However, the fact is that the history of South Africa clearly bears witness to constitutional reform. This Parliament alone can bring about that reform. Without the NP Government, which for many years spearheaded a variety of investigations—10 years just in regard to the Coloureds—there would certainly not have been such a degree of progress. How many years have not merely passed in the formulation of investigations? How difficult has the process of negotiation not been at times? How many stumbling blocks were there not on the road to the realisation of our goal?

The Official Opposition creates a particular image, of course. The image I find it conjuring up in my mind is that of a man who one day went for a drive in his car with his whole family. They were driving along on a national road, blissfully unaware of the fact that their car was the thousandth one to take that route. They would not, by the way, even draw as many votes in all the by-elections that are coming up now. The man also had his in-laws with him and his family in the car.

Suddenly he just saw flickering blue lights and from a distance a traffic officer came speeding along. What offence had he now committed, the man wondered. Were there too many people in the car? Had he perhaps exceeded the speed limit? Was his car perhaps not roadworthy? The traffic officer, however, informed him that he had received a prize because his car was the thousandth one to come along that road. Then the man got such a fright that he just simply blurted out: “Hey, do you know, I do not have a licence! And so it really is wonderful for me to receive this prize.” His wife got an even bigger fright and told the traffic officer: “Sir, I have to tell you that he is even drunker than usual; he does not know what he is saying.” His mother-in-law got an even bigger fright than the man and his wife put together and said from the back of the car: “Yes, I did tell you, that we would not get very far in a stolen car.” [Interjections.] Well now, Sir, this story, in its entirety, is really applicable to the Official Opposition too.

We can apply this little anecdote to the PFP, because they have so many drivers who have not, administratively, yet learnt how to steer this country properly. They must learn how to conduct themselves within the framework of democracy and not allow themselves to be influenced by strangers. They should also get enough votes at the polling booths to pay a deposit on their own car! They should not flit around here in strange cars. This was evidenced by the number of votes they received in the by-elections last year. The NP, for example, got three times the amount of votes they did in the previous election in Port Natal. Support for the NP has therefore grown. The former leader of the PFP quite rightly said that his party had increasingly started slipping. Proof of this is that the PFP only received 35,5% of the votes in Newton Park, as opposed to the 44,1% of the previous election.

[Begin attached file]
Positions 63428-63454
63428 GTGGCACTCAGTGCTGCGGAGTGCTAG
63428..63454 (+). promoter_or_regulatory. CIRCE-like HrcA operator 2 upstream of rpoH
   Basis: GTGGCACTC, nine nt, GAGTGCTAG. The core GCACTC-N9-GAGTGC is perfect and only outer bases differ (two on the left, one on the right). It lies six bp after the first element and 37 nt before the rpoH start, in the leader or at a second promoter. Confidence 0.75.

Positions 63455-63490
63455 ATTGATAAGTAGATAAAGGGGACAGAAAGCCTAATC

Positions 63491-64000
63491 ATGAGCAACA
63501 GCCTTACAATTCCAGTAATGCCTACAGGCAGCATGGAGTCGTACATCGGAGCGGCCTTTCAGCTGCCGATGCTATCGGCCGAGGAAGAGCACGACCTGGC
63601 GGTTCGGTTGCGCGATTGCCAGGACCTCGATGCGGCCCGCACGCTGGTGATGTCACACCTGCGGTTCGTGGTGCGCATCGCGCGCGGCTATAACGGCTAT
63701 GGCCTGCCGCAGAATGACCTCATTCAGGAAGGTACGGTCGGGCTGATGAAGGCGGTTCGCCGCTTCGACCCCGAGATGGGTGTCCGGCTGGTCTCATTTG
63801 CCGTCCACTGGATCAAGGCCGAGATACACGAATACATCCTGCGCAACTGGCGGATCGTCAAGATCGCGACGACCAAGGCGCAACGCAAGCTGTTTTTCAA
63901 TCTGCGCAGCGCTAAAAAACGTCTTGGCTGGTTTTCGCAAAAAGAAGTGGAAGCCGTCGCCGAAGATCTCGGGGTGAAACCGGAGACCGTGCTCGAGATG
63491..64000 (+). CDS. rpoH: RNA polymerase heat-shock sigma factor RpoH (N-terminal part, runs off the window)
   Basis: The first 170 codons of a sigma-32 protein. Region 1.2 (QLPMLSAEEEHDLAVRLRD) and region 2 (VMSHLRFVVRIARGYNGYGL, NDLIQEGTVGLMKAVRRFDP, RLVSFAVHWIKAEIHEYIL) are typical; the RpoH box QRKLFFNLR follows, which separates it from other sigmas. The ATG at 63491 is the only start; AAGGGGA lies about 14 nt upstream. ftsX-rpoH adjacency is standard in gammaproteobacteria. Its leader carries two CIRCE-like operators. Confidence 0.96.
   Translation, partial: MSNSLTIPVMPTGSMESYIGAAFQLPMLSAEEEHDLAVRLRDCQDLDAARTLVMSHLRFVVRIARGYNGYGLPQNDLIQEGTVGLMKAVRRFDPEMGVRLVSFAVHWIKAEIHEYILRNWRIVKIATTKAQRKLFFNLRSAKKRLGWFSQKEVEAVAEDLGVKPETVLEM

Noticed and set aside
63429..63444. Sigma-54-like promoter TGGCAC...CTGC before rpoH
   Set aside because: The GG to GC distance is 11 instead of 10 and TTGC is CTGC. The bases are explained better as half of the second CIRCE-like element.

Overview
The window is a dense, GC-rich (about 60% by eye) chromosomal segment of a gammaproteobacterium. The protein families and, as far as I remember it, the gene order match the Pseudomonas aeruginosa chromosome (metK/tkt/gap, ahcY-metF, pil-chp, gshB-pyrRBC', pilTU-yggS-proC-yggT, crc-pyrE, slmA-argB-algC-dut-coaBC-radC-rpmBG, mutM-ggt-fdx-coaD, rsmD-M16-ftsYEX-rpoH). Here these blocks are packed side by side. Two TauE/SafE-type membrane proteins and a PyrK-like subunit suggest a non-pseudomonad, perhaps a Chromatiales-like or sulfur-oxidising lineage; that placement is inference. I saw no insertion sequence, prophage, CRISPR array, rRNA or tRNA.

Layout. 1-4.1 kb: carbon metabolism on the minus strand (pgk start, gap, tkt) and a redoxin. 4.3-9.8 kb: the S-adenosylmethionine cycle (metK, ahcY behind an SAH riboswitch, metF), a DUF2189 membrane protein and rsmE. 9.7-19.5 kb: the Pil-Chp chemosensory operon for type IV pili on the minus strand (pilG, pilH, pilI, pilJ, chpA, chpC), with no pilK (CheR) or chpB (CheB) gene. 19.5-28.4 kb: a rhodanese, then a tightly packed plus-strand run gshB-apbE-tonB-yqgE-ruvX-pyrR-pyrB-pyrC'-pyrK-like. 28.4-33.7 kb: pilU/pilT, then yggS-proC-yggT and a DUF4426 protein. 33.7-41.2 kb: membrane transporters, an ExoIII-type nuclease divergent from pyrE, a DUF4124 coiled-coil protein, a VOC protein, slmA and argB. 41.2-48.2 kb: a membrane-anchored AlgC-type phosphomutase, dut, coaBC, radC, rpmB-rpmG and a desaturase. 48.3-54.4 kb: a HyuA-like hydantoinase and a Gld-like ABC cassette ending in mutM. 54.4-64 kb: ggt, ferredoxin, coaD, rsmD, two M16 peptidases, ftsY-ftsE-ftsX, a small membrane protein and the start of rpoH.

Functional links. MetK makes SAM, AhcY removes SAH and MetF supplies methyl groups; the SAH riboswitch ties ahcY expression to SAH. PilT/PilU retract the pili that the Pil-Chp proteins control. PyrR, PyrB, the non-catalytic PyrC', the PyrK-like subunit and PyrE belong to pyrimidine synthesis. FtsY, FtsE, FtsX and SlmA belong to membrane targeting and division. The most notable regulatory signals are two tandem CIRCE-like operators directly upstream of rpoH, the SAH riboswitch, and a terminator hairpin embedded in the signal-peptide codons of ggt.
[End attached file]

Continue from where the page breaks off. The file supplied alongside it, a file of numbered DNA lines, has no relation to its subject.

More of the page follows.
What happened in Springs?


We won in Springs! Oh, yes! We win everywhere! Even if one wins only by one vote, one still wins. We defeated the CP. The CP could not make it headway in any of the other constituencies—only in Sasolburg could they help the hon member of the HNP to win the election. I therefore say the PFP is on a slippery slope.


The NP is on a slippery slope.


Oh no, we are not on a slippery slope! We are on the right road. The hon members of the CP will yet see us eventually, due to the negotiation politics of the State President, coming out on top. [Interjections.]




There are those who think that we should throw in the towel because the Blacks will engulf the entire continent like a tidal wave. We do not agree with them. They do not believe in the NP which wants to make progress; they are the defeatests. There is a second group that refuses to see the development potential of the Blacks. We do not agree with them. There is a third group that has adopted a laissez-faire attitude. The fourth group wants to use violence to oppose all non-White progress. The fifth is a multiracial group that wants a utopia based on liberal ideas about race relations, as well as a multiracial heaven on earth. We are the group that supports friendship and friendly co-operation with independent states. We want to preserve a healthy government structure in which the principle of the protection of minority groups would be recognised. The policies of the defeatests, the ultra conservatives, the laissez-faire group, the reactionaries and the liberals mean the destruction of White civilisation in Africa.

South Africa is not an isolated planet following its own orbit round the sun. We form an integral part of the world and this the hon Minister of Finance will confirm.

Finally I should like to point out to the hon members of the House that when I was in the USA, and had to in my capacity as a member of Parliament five years ago, thank an ambassador of the Netherlands on one occasion, I could explain to him the origin of the word apartheid. I told them that the word also originated when the NG Kerk instituted separate churches with the idea of eventually advancing the development of people of colour. Hon members would never guess who came to tell me afterwards that I was correct! The former leader of the PFP came and told me my explanation was correct. Prof Hanekom of Stellenbosch’s theological seminary and others gave the same explanation of the origin of the word apartheid. Apartheid does not, therefore, simply have its origins in the NP. This must be accepted today.